Have Everything Figured Out By 30? Nope.

Ditching the drama of turning 30

This year, I turned 30. It was fantastic.

  • struggle to understand why I’m so self-conscious at times.
  • often care too much about what other people think.
  • don’t understand why I feel so much pressure to “understand” and figure out exactly what I was “made to do”.

The Age of Finding What Really Fits

Recently, I discovered an amazing lecture called, “The Amazing Development of Men” by Alison Armstong. In it, Alison describes the season of a man’s development in a helpful and realistic way that honors the beauty of each season in a man’s life.

Quitting Things Fast

Where this struck a note with me is that recently, I’ve become aware of how much certain habits are costing me and how fast I try to quit things.

  • don’t genuinely find myself making the time for it
  • don’t feel right about it (on a heart or soul level)
  • realize it flies in the face of every personality test and assessment I’ve taken in the past 10 years
  • find quitting feels like a relief rather than a guilt trip

Adopting New Skills + The Costs of Maturity

In spite of all this “quitting”, I also know this must be balanced with skills that are relatively non-negotiable.

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  • Conveying a message I deeply believe in to an audience
  • Connecting over important topics with my friends
  • Dressing in a clean and casual way . . . at least, I think I do?

A List of Things You Actually Don’t Need To Have Figured Out By 30

Perusing the internet, I discovered there are actually a lot of articles on this topic. It’s super cool when you find out you’re not the only one writing about something!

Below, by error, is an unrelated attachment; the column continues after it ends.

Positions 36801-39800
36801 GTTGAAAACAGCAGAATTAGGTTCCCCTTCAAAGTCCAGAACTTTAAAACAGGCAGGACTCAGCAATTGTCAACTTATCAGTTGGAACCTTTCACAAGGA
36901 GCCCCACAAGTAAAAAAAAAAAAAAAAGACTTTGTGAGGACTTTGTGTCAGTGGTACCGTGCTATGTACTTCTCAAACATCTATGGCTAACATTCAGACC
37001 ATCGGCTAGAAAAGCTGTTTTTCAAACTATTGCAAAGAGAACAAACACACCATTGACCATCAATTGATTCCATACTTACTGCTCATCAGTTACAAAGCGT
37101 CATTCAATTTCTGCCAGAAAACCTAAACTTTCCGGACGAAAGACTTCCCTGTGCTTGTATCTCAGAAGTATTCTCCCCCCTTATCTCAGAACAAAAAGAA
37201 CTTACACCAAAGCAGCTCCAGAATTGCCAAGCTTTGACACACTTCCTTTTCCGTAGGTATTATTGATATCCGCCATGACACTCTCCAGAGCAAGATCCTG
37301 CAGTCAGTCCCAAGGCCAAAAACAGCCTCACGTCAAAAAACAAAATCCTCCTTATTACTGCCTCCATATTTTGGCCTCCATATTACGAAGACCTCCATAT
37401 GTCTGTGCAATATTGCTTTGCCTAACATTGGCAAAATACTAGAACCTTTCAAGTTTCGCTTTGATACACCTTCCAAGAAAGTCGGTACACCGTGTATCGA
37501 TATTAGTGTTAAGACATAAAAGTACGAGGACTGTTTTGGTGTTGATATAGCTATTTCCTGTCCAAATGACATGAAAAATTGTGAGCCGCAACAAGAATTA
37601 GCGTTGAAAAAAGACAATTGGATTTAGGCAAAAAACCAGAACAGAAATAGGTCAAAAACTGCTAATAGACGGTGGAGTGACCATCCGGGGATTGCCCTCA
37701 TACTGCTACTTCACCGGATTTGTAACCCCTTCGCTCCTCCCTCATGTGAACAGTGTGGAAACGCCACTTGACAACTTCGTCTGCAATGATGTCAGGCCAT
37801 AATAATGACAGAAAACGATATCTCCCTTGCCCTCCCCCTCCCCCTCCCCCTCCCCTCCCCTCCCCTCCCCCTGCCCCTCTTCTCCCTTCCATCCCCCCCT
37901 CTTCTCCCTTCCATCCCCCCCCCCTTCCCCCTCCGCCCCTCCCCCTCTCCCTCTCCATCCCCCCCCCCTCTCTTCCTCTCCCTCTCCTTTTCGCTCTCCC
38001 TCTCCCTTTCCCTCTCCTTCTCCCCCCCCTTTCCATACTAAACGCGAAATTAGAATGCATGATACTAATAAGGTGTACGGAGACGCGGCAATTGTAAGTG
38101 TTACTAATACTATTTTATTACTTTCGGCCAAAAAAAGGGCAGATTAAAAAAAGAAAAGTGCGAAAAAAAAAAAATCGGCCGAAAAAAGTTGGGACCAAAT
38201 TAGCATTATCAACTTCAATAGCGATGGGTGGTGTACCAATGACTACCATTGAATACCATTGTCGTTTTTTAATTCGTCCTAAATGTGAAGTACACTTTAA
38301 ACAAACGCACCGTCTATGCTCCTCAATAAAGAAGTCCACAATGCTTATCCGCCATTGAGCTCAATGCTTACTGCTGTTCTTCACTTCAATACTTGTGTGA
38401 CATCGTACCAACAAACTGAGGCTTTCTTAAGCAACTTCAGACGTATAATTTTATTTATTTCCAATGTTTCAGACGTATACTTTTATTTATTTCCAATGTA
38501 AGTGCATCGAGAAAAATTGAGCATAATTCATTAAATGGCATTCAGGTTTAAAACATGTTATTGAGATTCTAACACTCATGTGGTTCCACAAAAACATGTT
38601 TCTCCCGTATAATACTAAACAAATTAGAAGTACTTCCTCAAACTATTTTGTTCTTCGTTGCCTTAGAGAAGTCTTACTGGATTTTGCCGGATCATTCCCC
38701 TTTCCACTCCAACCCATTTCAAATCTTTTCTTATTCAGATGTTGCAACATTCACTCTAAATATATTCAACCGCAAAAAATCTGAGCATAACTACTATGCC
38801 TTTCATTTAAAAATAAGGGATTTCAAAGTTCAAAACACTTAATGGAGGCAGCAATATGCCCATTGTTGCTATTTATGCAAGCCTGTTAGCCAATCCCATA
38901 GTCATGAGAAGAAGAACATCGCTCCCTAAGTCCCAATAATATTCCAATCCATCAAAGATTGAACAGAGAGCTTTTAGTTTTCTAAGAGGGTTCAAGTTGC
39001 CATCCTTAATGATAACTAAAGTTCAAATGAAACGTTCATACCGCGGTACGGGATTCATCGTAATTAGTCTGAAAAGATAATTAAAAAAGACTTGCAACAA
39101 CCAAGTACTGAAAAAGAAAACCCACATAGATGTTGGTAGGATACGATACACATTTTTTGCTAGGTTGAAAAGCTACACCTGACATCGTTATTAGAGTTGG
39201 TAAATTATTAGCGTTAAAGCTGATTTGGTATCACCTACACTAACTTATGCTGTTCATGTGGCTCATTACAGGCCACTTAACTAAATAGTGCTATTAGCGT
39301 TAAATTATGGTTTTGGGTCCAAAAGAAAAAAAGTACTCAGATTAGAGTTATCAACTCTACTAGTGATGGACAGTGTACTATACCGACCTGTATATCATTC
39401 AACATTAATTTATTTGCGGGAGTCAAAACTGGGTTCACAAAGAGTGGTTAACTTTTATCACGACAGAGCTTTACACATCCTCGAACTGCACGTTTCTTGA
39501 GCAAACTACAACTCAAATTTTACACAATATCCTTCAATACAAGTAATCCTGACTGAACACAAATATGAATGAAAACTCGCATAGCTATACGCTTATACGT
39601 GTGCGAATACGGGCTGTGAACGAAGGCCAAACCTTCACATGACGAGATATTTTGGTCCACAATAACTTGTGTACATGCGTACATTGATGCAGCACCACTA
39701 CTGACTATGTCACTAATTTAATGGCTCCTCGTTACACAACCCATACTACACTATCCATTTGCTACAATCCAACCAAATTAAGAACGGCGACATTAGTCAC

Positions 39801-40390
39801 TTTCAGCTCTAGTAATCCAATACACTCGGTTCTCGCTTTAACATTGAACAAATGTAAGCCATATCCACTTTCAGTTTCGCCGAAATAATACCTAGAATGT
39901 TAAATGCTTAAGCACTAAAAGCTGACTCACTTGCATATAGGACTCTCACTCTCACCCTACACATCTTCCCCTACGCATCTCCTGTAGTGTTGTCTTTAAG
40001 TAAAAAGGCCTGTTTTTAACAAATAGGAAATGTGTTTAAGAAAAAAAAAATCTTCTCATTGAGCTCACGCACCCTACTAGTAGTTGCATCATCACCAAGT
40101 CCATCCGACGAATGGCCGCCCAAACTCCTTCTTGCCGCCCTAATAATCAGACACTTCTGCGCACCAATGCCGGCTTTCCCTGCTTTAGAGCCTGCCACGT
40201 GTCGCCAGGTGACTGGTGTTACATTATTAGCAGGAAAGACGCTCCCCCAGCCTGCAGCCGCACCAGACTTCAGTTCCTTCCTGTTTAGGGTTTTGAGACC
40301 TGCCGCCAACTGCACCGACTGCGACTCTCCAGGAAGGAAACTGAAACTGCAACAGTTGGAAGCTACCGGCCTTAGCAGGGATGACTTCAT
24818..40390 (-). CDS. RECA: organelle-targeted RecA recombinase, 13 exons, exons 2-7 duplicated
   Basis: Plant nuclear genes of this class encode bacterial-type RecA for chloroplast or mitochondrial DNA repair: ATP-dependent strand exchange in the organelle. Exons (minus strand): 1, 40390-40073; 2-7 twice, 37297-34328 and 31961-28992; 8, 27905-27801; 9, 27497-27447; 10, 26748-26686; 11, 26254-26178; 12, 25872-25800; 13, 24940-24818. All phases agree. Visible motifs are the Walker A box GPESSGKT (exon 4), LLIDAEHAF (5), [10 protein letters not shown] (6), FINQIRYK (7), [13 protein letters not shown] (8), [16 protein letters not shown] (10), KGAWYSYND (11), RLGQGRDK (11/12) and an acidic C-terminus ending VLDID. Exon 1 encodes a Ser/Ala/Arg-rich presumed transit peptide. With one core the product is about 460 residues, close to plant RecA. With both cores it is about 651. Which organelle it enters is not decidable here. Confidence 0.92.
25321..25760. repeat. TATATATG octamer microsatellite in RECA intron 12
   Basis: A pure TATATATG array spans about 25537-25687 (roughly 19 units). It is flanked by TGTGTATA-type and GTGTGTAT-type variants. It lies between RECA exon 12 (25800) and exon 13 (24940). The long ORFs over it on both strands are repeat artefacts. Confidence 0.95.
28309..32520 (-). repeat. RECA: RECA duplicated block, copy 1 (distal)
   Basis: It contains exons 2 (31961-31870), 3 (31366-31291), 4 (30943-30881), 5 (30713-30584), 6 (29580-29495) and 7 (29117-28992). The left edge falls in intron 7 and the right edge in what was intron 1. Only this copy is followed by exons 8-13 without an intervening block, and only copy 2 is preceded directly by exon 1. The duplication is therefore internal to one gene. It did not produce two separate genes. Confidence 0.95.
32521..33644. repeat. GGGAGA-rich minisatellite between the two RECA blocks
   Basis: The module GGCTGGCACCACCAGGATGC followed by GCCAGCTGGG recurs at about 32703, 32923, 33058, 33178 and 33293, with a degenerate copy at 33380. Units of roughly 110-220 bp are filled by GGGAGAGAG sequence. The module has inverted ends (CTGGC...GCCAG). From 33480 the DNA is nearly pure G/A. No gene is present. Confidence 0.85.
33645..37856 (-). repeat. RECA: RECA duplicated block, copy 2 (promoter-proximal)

• Knowing what you want to do with the rest of your life
  • Owning a house
  • Traveling the world
  • Children
  • Your style
  • Cooking (I disagree with this . . . but my brother in law is living proof)
  • Body of your dreams (#bornwithit) — by now i hope you see my sense of humor
  • Finances
  • Your “passion”
  • Your long-term plan (it’s going to change anyway)
  • Whether you should start your own business (most entrepreneurs start a business in their 40s)
  • How you’re going to make 6 figures (guilty, guilty, guilty)
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Gotta find that flooooowwwww like Crush the sea turtle (Courtesy of Random Pinterest)

The Things About 30 That’s Still Rough

One aspect of Alison Armstrong’s lecture that stung was a clip from an interview with Markt (an audience member).

“Part of being a prince is being painfully aware of what you can’t provide.”

Mark from The Amazing Development of Men

Many days, I have a relentless fear that says, “push harder, gain security faster, be stable, close the gap!”

  1. I need to be honest about what makes me happy NOW and find out what makes partner happy (a.k.a. what we love and want out of life).
  2. I must separate what I want for my life vs. what other people want.

Will I Ever Find The Answer?

I don’t have it all figured out . . . I’ve got slivers that come through sometimes. On occasions, I feel the epiphany of life here and now.

The question to ask at 30 is simply: “With each effort, attempt, and engagement, are I learning more about who I am and who I am not?”

Choose The Few Things That Matter

My time at West Point was filled with talk about values: Duty, Honor, Country, Loyalty, Respect, Selfless Service, Honor, Integrity, and Personal Courage.

I’m an Army Veteran turned business student who writes about the books, faith, life transitions, and decision-making | USA 🇺🇸 to BCN 🇪🇸

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